Granite State Stories: Dover Mill girls strike 

  • Cocheco Manufacturing Company’s print works, Dover, wood engraving by Kramer and Co., Boston, c. 1856. Courtesy of N.H. Historical Society

Friday, March 02, 2018

In December 1828, hundreds of female employees at the Cocheco Manufacturing Company in Dover led the first strike in the United States conducted entirely by women.

A majority of the workers at the Cocheco textile mill were girls and women ages 12 and older. In 1828, the factory’s new owners reduced wages for women workers, but not the men and instituted restrictive new rules.

According to a newspaper account at the time, 600 to 800 women workers walked out on Dec. 26, marching a half mile through town accompanied by martial music and the sounds of gunfire.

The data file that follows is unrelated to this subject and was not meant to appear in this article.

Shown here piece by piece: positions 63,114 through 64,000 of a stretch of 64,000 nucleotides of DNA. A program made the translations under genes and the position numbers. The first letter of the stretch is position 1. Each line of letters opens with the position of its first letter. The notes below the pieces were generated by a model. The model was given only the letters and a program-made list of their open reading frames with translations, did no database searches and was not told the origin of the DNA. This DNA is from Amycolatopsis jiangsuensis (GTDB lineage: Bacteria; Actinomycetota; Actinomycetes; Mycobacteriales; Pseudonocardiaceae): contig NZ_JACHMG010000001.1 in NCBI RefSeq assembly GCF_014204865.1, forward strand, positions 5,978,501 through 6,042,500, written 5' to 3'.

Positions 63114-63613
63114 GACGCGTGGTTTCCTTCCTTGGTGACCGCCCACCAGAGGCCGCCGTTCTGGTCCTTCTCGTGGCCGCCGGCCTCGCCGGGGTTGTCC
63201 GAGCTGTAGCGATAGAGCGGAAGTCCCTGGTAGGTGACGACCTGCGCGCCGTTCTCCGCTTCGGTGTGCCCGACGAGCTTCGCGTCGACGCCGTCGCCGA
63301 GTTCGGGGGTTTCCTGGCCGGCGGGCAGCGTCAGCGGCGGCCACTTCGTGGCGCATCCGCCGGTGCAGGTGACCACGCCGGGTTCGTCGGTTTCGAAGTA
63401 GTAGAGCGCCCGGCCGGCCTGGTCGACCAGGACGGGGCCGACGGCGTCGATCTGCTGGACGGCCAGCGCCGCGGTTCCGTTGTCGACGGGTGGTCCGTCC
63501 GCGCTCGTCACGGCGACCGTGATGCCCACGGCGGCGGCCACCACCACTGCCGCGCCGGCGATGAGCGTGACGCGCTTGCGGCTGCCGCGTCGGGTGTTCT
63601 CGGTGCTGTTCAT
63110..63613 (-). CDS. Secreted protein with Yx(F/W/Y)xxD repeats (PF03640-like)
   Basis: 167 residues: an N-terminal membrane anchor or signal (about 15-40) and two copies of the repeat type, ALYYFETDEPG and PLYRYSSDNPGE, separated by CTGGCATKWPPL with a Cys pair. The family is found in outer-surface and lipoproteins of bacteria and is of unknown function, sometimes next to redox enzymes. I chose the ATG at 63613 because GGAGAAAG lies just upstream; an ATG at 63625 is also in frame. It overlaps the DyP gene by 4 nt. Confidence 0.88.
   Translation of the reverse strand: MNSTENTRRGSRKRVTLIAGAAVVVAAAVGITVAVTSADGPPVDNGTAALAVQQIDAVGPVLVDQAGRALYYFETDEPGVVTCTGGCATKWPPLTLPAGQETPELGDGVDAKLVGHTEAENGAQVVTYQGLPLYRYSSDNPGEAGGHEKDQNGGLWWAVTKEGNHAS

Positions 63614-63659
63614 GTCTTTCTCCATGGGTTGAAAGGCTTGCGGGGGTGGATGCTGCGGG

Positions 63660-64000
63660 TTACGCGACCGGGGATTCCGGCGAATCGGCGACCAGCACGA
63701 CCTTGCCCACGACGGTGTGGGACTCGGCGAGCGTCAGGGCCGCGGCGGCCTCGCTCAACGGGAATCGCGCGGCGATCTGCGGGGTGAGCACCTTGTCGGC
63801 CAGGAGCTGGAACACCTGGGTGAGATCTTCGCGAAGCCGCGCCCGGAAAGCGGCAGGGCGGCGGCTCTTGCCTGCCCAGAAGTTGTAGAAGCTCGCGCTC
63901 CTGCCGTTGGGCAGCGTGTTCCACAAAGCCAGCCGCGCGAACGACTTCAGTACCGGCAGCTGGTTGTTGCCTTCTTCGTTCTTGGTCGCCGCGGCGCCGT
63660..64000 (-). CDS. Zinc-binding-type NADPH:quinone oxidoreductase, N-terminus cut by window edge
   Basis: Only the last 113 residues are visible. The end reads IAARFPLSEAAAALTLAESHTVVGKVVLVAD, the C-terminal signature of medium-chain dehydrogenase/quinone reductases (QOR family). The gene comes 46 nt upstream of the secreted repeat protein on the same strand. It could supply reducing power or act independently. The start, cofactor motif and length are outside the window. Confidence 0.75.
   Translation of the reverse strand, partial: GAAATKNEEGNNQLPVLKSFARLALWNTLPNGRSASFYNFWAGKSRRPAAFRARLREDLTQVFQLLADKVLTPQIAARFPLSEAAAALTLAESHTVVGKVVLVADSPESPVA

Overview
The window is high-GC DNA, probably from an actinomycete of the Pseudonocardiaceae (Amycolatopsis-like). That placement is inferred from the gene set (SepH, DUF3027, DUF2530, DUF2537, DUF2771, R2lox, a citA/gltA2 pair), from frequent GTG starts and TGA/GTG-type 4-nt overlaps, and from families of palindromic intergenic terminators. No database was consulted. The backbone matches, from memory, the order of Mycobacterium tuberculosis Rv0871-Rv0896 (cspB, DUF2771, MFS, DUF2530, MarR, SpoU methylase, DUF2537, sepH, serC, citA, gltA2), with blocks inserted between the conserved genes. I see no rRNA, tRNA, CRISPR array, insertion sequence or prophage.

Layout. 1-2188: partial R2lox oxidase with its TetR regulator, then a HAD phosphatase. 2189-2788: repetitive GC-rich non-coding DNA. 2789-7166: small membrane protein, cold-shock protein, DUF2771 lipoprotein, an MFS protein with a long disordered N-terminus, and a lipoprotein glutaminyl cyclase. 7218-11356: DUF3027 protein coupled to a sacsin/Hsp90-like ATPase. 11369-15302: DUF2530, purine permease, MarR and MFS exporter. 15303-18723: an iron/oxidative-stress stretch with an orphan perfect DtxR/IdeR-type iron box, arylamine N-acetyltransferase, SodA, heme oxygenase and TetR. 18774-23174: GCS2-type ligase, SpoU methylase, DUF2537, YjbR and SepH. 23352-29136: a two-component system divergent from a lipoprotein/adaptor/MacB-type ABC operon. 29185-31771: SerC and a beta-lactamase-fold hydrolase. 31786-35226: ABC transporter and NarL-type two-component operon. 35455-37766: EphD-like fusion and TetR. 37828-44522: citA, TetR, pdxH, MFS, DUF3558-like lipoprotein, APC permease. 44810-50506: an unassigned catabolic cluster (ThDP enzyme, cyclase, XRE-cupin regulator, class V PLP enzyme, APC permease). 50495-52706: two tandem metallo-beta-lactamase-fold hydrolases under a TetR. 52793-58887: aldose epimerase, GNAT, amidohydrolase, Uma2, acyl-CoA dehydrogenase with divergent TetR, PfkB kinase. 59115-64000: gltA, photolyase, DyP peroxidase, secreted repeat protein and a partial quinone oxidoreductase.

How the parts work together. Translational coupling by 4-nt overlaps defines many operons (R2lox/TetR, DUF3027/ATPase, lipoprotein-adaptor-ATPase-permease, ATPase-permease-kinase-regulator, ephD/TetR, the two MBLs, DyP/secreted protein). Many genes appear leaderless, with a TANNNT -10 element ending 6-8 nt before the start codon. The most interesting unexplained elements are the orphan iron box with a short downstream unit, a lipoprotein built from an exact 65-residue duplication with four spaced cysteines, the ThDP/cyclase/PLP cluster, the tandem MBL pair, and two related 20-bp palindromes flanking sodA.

With few alternatives and plenty of competition for their jobs, the women were forced to return to work at the reduced wage the following week.

Although unsuccessful, this women’s strike presaged growing tension between workers and owners in New Hampshire’s textile industry.

N.H. Historical Society